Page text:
For those of you who are new to this blog, we spend a lot of time working with teachers and schools at the fore-front of shifting their school learning culture and their pedagogy. This week we had an revealing experience with one of the schools we are working with. It is early days in this school and the individual is receiving push back by internal (students, certain staff, etc) and external forces (e.g. parents). By the way this is normal as schools’ shift their practice and habits. I thought I’d post the reply by one of our consultants to the individual who is responsible for being the beacon of change within the school.
I experienced the same reactions (the whole range!) at the two schools at which I worked to implement Inquiry programs. Some of the students were very threatened by having to move outside their comfort zones – they had been very comfortable and used to the idea of the teacher doing all the work (in terms of the thinking) and them being positioned as recipients of information in the traditional classroom. They were very concerned about potential impact of ‘taking time’ away from traditional, discipline-based learning to develop the skills and competencies of inquiry. At one stage (I think I may have shared this story with you early in our planning last year) we invited parents and students to an evening meeting at the school to give us feedback about the Project – and it was very mixed, with strong opinions on both sides (and of course many who kept quiet on the issue). The bottom line was that, whilst we in no way minimised the students’ fears, we understood that we were the ones who had developed the understanding of the pedagogical principles underpinning the program – the students believed they knew what would serve them best in the ‘real’ world because that was their dominant experience of learning up until that point. You could say the same of many of the parents. We know what the research, the data and the experts say. Introducing Inquiry IS challenging, and I know, first-hand the feelings of stress, pressure and concern that teachers can feel during the process (particularly in the early stages of implementation).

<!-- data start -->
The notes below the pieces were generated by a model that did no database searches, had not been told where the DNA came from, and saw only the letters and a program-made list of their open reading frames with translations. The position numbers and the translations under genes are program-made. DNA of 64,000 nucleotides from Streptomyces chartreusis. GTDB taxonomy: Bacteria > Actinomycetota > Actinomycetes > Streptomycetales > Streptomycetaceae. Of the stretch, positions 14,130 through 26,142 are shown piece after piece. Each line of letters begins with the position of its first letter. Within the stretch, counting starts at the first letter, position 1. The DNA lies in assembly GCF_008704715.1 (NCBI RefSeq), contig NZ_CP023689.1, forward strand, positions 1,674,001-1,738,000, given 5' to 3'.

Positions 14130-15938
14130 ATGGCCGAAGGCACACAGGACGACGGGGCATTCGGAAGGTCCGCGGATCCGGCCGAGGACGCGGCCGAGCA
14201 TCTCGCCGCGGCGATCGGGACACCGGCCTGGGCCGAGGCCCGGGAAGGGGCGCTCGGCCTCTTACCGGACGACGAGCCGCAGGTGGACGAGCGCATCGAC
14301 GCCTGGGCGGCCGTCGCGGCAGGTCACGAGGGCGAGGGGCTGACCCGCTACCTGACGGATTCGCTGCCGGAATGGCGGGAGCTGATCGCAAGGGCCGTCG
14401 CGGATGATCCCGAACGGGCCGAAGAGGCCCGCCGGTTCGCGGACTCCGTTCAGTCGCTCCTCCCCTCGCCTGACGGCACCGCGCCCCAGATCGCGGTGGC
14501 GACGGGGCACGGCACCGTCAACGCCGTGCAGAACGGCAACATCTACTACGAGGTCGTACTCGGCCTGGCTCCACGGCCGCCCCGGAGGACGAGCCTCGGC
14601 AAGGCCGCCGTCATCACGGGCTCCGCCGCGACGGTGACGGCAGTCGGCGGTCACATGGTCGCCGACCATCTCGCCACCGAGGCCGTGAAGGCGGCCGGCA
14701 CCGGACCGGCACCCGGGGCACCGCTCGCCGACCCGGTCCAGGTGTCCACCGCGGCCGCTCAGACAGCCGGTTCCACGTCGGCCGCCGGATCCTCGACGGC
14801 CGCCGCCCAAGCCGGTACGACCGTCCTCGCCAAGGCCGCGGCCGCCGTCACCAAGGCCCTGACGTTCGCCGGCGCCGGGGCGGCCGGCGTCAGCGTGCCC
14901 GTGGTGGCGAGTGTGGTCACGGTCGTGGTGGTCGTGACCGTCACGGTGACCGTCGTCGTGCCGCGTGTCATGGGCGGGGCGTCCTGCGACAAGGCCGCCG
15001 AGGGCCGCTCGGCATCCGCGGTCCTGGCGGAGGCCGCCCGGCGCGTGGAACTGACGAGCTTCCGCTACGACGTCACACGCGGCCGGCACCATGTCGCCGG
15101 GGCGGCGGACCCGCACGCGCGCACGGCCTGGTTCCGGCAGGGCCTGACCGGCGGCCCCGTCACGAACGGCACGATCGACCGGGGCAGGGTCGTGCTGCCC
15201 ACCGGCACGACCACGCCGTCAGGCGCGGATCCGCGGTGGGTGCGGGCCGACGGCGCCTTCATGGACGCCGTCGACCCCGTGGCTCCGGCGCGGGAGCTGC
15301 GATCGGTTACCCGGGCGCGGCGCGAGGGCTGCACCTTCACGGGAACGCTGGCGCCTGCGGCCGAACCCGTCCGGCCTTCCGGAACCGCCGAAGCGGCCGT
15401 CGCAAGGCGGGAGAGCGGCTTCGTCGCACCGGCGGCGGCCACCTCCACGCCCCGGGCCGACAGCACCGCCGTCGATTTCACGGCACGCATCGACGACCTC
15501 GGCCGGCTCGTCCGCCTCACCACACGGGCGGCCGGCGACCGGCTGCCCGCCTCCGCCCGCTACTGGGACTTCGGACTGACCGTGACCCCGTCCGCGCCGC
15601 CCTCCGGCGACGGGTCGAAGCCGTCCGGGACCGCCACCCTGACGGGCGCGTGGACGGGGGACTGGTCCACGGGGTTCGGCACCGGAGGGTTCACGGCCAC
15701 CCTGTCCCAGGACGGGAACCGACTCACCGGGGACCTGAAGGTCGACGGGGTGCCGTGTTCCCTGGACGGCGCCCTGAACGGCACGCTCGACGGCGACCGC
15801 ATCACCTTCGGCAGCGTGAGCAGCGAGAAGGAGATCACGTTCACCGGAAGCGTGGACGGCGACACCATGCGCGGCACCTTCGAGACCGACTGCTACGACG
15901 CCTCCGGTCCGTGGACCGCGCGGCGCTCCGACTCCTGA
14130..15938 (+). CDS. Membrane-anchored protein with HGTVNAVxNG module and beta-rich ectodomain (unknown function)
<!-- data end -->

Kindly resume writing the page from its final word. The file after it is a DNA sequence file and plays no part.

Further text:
The fact that some students are feeling uncomfortable is a good sign – it means that we have created something that is genuinely different and that there is obviously a need for, as the students must develop their awareness and competency in the skills needed for the twenty-first century world – skills and competencies that the VCE alone cannot provide. My understanding of the structure of the curriculum at your school was that the Inquiry Projects run separately from key disciplines like English and Maths so the students can be reassured that they will get their discipline-based, traditional preparation for the VCE in those subjects. What inquiry will do for them is develop the independent learning and coping skills that they will need to effectively deal with the stressors of experiences like VCE, university, living independently and later, to navigate the unpredictable and ever-changing jobs-market that they’ll be entering.
Without question, as part of my learning curve as I developed Inquiry in schools, the most important skill that I developed (out of absolute necessity!) was resilience. I had to look to collegiate support – particularly through those who shared my beliefs and an excellent mentor – to the research, to the work the students began to produce over time and to my own conviction that the work we were doing to transform learning into an active, thinking partnership was not only valid, but critical. On the odd evening, I would even watch video clips in the mould of Sir Ken Robinson’s ‘Changing Education Paradigms’ to remind me of our purpose and reasons for working to transform the student experience.
Rest assured that what you are all experiencing is very ‘normal’ and I have been there myself. We are already experiencing success because we are challenging staff and students.
If you are a teacher or in the leadership team at a school who is out to shift the learning culture at your school – then expect the push back! You ARE pushing people out of their comfort zones and challenging their thinking. Unless the school is aiming for excellence and being extraordinary then the school will naturally devolve into mediocrity. It is your job to keep the vision alive. It is also the making of you as a leader of developing exceptional learning. It is not easy. It is not simple. You have to have the determination and the vision to be the one causing the shift. The results and difference for everyone is profound in the end.
Until next time!